Author: Katie Cotugno and Candace Bushnell
Pub Date: 14/04/2020
Imprint: Macmillan Children’s Books
As a young adult fiction novel I found this book to be very engaging and completely different from any other YA novels I have read. Katie Cotugno and Candace Bushnell have captured such an important subject in such a thought-provoking way.
Marin is a 17 year old high school student working hard at her grades, aspiring to be a journalist. With her best friend Chloe they spend most of their spare time working on the school paper being co-editors, they are supervised by their favourite and very likeable teacher Mr. Beckett who all the students call Bex. He is a young, friendly, very sociable and is very open about his private life. The girls are very captivated by the stories. Bex offers Marin a ride home from school after working on the paper and before she gets out of the car he leans over and kisses her without her consent. Marin is shocked over Bex’s unwanted and unwelcome behaviour and wonders what she did to deserve it.
Marin knew she could not ignore the sexual harassment; she had to be assertive and establish strong personal boundaries and speak her truth even though she may suffer a backlash. When Marin reported the incident her best friend Chloe, students, and school personnel turned a deaf ear. Her only support was from her mother and grandmother who encouraged her to fight for her injustice.
Marin refuses to back down until Mr Beckett faces the consequences and writes an article for the school paper titled, ‘Rules for Being a Girl’ and starts a feminist book club as she is tired of girls being victimised, degraded, and dismissed. She knew there were multiple possibilities for conflict of interest in speaking up about the sexual harassment and not something young people need to learn to tolerate, rather it must be confronted and stopped so that the school could be safe and positive place for students.
Regardless of your age this is a great read and I highly recommend if you have a young teenage daughter please let her read this book, it gets the message across about sexual harassment not being the victim’s fault, nor is it a reflection on them, that it is unacceptable and students continue to seek help and fight for justice in the best interests of all.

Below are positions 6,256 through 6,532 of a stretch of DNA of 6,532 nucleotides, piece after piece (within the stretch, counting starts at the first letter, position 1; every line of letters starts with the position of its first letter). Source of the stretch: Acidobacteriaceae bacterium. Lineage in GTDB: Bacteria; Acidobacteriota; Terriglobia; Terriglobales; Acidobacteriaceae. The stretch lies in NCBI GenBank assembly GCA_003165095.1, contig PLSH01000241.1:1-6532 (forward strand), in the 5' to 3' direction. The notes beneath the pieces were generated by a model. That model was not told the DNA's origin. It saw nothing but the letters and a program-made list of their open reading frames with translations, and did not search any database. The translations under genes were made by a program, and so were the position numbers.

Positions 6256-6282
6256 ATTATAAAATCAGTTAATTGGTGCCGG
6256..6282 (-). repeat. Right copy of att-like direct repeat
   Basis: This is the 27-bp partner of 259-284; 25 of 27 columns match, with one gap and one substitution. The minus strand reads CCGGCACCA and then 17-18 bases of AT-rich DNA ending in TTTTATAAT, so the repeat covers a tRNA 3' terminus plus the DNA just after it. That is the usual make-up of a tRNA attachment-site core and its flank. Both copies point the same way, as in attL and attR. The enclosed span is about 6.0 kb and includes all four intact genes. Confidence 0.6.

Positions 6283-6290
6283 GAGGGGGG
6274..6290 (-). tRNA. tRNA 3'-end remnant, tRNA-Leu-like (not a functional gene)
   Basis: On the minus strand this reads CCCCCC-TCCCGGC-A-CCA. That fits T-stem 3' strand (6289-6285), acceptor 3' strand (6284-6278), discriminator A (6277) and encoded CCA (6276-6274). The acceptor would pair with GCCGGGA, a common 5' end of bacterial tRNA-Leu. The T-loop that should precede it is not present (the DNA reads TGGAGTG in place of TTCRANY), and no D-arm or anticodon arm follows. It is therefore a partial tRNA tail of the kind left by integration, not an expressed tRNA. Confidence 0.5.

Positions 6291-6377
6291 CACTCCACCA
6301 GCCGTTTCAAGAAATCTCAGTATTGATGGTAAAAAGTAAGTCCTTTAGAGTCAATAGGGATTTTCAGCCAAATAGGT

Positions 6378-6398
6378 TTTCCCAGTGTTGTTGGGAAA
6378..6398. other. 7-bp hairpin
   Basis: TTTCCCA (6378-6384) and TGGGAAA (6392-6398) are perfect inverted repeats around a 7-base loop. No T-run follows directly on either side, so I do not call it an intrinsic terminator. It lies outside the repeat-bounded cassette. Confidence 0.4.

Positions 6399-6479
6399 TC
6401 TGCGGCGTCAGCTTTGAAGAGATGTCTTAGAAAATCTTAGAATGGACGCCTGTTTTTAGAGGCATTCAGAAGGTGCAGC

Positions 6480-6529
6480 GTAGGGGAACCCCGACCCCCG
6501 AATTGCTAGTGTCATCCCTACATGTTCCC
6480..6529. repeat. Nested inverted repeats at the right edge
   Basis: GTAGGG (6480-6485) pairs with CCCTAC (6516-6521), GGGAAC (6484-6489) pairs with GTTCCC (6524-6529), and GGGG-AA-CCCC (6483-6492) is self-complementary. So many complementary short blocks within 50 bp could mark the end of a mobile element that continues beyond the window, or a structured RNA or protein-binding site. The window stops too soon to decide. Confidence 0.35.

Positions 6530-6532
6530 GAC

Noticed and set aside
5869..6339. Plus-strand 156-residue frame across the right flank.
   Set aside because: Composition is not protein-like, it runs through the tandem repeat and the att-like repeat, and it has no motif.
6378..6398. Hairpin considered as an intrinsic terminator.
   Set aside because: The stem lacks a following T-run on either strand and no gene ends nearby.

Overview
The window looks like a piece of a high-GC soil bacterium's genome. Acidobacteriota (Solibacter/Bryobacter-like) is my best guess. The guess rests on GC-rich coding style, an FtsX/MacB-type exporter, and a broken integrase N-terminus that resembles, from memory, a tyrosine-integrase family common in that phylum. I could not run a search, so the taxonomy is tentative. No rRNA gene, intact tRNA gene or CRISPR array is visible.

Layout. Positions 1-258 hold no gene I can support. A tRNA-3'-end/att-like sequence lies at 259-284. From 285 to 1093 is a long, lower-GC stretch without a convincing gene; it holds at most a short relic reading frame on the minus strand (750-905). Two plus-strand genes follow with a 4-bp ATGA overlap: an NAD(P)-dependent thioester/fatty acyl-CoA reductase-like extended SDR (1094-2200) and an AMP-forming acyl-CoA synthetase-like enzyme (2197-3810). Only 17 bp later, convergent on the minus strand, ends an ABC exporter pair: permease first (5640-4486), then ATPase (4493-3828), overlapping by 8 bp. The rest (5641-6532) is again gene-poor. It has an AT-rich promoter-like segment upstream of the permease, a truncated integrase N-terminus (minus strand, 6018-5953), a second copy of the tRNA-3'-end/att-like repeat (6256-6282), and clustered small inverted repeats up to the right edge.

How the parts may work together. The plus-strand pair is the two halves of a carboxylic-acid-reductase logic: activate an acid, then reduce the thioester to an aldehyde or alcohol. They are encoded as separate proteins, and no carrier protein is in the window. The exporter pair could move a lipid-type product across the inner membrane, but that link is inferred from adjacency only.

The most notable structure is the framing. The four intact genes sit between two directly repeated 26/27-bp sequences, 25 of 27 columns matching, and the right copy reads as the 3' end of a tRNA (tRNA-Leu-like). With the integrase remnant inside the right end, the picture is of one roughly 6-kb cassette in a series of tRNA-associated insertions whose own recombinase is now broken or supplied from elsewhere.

Thanks to B&L and Pan Macmillan AU for read and review.
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My love of books started at a very young age. My mum has always been a reader and encouraged me to read, buying me endless book from classic fairy tales advancing to the world of Enid Blyton, CS Lewis, Louisa May Alcott, Kathryn Kenny, Carolyn Keene, Francine Pascal. In my adult years the list of authors is endless and every room in my house is filled with books.
One of my favourite novels is Narnia which has always has a special place in my heart. I was diagnosed with Type 1 Diabetes in 1978 and when I was given this book to read it let me escape to another world where I felt like I was in the book with all the characters, it wasfun and exciting to escape from reality and eased the ups and downs of the disease at such a young age.
In books nothing is impossible and there is endless potential and hundreds of places to explore or being taken to places that are only made up from the authors’ great minds, the past and future to navigate, characters lives you step into taking you on an emotional rollercoaster ride or being scared out of your wits. I can experience things that I can’t in real life because they’re not possible or real. It challenges my perspective and mindset expanding my worldview.
I find joy, comfort and peace with books, many people may not get it, but I know bookworms like me truly understand. Reading makes my heart happy.